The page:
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Full Version: 12 volt gadgets that won't fry my 12 volt outlet
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Hi there all you wonderful and helpful people. I hope I'm asking this in the right forum. I am looking for a way to make a cup of coffee in my van and all the kettles have reviews that say it fried their 12 volt socket. Same with 12 volt pans. I will have a Jackery 1000 but it will likely be running my fan or dometic cfx18 fridge, so may want to use one of the several 12 volt outlets in my Transit Connect. It happens to some people and others are fine. I know there is regulated and unregulated 12 volt because the Jackery 1000 has regulated and the 500 does not. But not sure what that means for these products or my car outlets. Thank you in advance if you have any tips on products that work well for you or other information. Sorry forgot to say don't want to use gas. Can plug 110 into my Jackery if low wattage.
Cigarette lighter sockets were invented and began to appear in cars in the 1920s.  The cigarette lighter gets pushed in, gets hot, and the socket pops it out.  If it is jammed and can't pop out the socket protects the car from a fire by causing an open circuit.  There are two ways to do this.  One way (I've seen it in Fords) is the socket senses the heat and causes a short circuit blowing the fuse.  When it cools down the short goes away.  The other way (I've seen it in GMs) is to have a fuse like wire in the socket that is exposed to the heat and melts when there is too much current or too much heat. 

The point of the socket is to pop out and provide fire protection.  When you plug a fridge into a cigarette lighter socket the friction holding it in is not much.  It can pop out from vibration.  As it gets loose the contact between the center of the plug and the center of the socket will have resistance.  The 3 or 6 amps the fridge needs isn't enough to overload the circuit and blow the fuse.  It is enough to generate significant heat with the center contact being loose.  That heat can trigger the socket protection mechanism. 

Power sockets that do not work with cigarette lighters but still work with center contact plugs usually don't have a protection mechanism.  Often the fuse located in the tip of the plug will get hot enough to blow even though the current isn't too high.  The heat from resistance of the bad contact melts the fuse wire.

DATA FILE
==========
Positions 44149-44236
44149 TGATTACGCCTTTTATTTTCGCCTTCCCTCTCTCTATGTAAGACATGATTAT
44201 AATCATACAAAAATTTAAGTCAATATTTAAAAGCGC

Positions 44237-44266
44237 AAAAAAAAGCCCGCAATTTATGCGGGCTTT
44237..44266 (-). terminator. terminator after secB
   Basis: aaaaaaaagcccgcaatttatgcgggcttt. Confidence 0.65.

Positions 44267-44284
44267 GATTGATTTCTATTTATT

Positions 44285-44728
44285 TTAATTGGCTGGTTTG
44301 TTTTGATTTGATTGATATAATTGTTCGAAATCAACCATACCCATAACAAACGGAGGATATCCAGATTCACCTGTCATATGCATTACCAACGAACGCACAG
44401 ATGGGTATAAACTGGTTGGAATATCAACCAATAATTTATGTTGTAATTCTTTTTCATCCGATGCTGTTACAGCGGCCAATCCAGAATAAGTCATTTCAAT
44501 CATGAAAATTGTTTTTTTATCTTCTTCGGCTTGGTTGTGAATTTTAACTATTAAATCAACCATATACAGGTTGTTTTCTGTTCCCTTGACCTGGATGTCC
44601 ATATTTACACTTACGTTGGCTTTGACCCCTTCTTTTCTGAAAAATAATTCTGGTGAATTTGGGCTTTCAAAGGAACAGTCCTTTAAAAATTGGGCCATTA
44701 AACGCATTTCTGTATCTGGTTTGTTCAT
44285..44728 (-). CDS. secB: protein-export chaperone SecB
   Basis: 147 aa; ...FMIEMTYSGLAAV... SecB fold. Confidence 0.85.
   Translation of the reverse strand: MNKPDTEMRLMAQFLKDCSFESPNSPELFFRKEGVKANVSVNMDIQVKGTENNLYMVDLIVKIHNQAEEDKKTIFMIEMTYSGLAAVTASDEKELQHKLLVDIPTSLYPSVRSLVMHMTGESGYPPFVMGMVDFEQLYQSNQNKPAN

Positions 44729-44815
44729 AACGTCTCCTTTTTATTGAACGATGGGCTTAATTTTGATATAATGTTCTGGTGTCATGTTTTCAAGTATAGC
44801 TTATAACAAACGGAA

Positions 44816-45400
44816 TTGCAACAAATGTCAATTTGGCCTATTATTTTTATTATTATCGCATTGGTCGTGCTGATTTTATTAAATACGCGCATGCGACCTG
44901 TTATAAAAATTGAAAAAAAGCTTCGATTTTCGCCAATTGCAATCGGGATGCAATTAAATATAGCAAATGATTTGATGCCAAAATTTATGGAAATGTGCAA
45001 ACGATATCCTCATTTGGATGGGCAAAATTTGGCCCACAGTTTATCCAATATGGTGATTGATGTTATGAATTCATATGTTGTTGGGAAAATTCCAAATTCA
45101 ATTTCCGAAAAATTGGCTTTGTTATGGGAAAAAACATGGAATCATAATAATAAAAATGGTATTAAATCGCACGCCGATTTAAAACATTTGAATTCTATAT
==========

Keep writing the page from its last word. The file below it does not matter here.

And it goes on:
Bottom line, it's the socket not the kettle.  I use a 2 burner propane camp stove to heat the water and and an Aeropress to make the coffee.  I got the 2 burner stove because it is low, flat, wide, and very stable.  The butane and propane singles seem to me to be tippy and likely to heat the fuel supply.
Most all of the sockets will eventually fail. The reason most use an isolated second house battery is to insure they will be able to start their vehicle but also so they can hard wire or install heavy duty connectors with heavier wire to insure every thing works without destroying the wiring in their vehicles. Marine applications offer many 12 components that are much higher quality in many cases that can be used in a vehicle as well.
This has been covered, talked about, and has the typical run of argument. I hard wire appliances. If i can't I use these.
x2 Weight. either hardwire or run a quality socket like Weight posted. highdesertranger
Although the world is filled with heat-producing electrical appliances, electricity is an inefficient way to produce heat. The heat is generated by trying to push or draw electricity through a circuit that resists having electricity passed through it. When you have a device that plugs into a cigarette lighter type connection, you usually create another spot that can't handle all the power passing through, so it heats up and eventually fails.

If all you want to do is make some coffee, it's probably simpler and easier to use something like a small backpacking stove.
Here is what is going on. Older cars had cigarette lighters in them which had a rapid heating element in it and the wiring and the sockets were made to handle that larger electrical load. But the newer vechicles have done away with the heated cigarette lighting element so now the sockets and wiring are only sized for doing the task of charging cell phones or running a gps unit or perhaps a backup camera. They now call what used to be a cigarette lighter plug an "accessory port".

So the answer is if you try to run a product with a heating element with your accessory plug that is built into your vehicle you will not be able to do so without causing damage because the accessory plug wiring and the socket are not designed to handle that much current.

If you can't do your own wiring you can hire an auto electric repair shop to do the wiring for putting in an plug socket that can handle more current than the accessory plugs that came in your vehicle. But do listen to what they have to say about what you can use it for and what you should not do with it.